00:14:28 > because of the toxic effects produce by fermentation in the intestine. HOST: So that’s a classic of we are what we eat and often we don’t realize the effect that food has on our moods, on brain chemistry, energy level because we think if we could buy from the supermarket, is it being promoted on television, it’s harmless and yet a lot of the times it actually does impact the health even interferes with hormone production. Is that correct? RAY PEAT: Yes. Sugar is needed for the liver to activate the thyroid hormone which is what produces the energy that prevents stress and regulates minerals and growth and so on. And if someone tries to eat a low carbohydrate diet or if they eat only starches so that their blood sugar is going up and down very quickly,

00:15:30 > their thyroid doesn’t function properly because the essential ingredient for about 70% of our thyroid function which involves the liver’s activation of thyroxin into the active thyroid hormone and then without the active thyroid hormone, none of the other – none of the steroid hormones can be made, so the adrenals, the ovaries, and even the brain which is a major source of steroids can't adequately produce the protective steroids. HOST: And why do we need protective steroids? RAY PEAT: The steroids are a feature of all life. It’s not really sufficiently studied exactly what their role is, but

00:16:32 > cholesterol for example, is known to be involved in the process of cell division of the expression of genetic information. Every function of life involves either cholesterol or one of the steroids made from cholesterol, so it’s some function if the cell is living and dividing, it’s going to need steroid. HOST: Very few people really know that pregnenolone, when I often mention it because it’s probably in my opinion the safest one to take if you wanted to top-up your boost or foundational hormone just we live in the world of stress. Stress is unavoidable, it’s predictable, it’s always there, and some will actually addicted to stress. We actually get addicted to the adrenaline, I think that is what

00:17:34 > we do then we’d probably need a boost of pregnenolone after the age of 40, yet most people don't know probably because it can't be patented. Is it correct? RAY PEAT: Yeah, pregnenolone is the first hormone produced from cholesterol when a thyroid function is adequate. HOST: And I just would like to emphasize it is made from the LDL, which is classified as the bad cholesterol. Is it HOST: correct? RAY PEAT: Yes, and cholesterol has been injected into animals, and when they are being trained they become more intelligent and learn more quickly when their cholesterol is higher. And in the Framingham study, it was found that people at the age of 50 or more who don't have cholesterol above average, above the 200 milligrams percent, which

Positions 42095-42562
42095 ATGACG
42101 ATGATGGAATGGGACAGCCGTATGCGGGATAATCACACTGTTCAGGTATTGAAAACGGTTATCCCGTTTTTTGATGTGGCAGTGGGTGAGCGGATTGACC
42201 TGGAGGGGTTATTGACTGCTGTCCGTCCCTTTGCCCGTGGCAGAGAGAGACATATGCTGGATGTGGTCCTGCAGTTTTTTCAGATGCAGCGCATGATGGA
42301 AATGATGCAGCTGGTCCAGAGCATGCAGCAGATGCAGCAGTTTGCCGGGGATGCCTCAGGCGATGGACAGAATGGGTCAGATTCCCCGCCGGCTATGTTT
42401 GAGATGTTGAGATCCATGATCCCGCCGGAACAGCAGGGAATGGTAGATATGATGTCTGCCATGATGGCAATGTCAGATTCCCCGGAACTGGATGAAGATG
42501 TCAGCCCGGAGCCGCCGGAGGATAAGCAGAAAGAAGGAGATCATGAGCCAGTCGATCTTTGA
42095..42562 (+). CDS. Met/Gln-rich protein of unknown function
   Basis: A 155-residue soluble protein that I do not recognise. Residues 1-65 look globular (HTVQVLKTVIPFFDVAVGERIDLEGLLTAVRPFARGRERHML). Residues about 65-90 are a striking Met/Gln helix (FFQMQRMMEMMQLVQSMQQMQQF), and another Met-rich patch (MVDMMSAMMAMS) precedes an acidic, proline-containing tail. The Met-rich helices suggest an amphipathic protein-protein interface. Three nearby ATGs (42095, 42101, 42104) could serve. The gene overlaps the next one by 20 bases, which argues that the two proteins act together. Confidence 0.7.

00:18:36 > the ideal is supposed to be 160 or so. So it’s slightly above what is considered optimal. If they don't have at least that much cholesterol, they have a much higher risk of becoming demented. The cholesterol is a very important brain chemical but one of its main functions is that the brain can turn into pregnenolone and DHEA and progesterone in very large quantities. And if you're limited in your ability to turn it into those hormones, taking pregnenolone bypasses one of the steps and so you can sometimes see a tremendous improvement of a person's ability to cope when they take just a little bit of pregnenolone. HOST: Yes, I have definitely noticed that and a few people that I have recommended to take pregnenolone

00:19:38 > if they really, really needed it, they actually noticed improvements in their brain function within first few days and they just couldn’t believe that it works so fast. If we are avoiding cholesterol and if we are avoiding eggs, most people are shocked to eat two or four eggs a day which cannot make sense because the egg yolk has everything you need to make pregnenolone. So if they are only having two eggs a week that obviously would be deficient in pregnenolone and probably progesterone. Is it correct? RAY PEAT: Well, you can make cholesterol if you have enough of all the other nutrients. HOST: Such as? RAY PEAT: I recommend drinking a quart or two of orange juice per day for a person who wants to bring their cholesterol up quickly. It’s much more efficient than eating a dozen eggs.

00:20:40 > HOST: Yes, I don't think eggs actually raise cholesterol as most people are being trained or premeditated belief and I do think that probably a high sugar diet of carbohydrate would raise cholesterol and triglycerides faster than anything. If people are low in the cholesterol which is the aim of, you know, we should have our cholesterol, I don’t agree with that, then they would be avoiding the very things they need, so what other things could they take in terms of supplements? RAY PEAT: Well, vitamin A is the main cofactor for thyroid to be able to turn cholesterol into those hormones. HOST: And that vitamin A from animal sources? RAY PEAT: Yes. In the 1930s, one of the signs for diagnosing hypothyroidism was progesterone deficiency and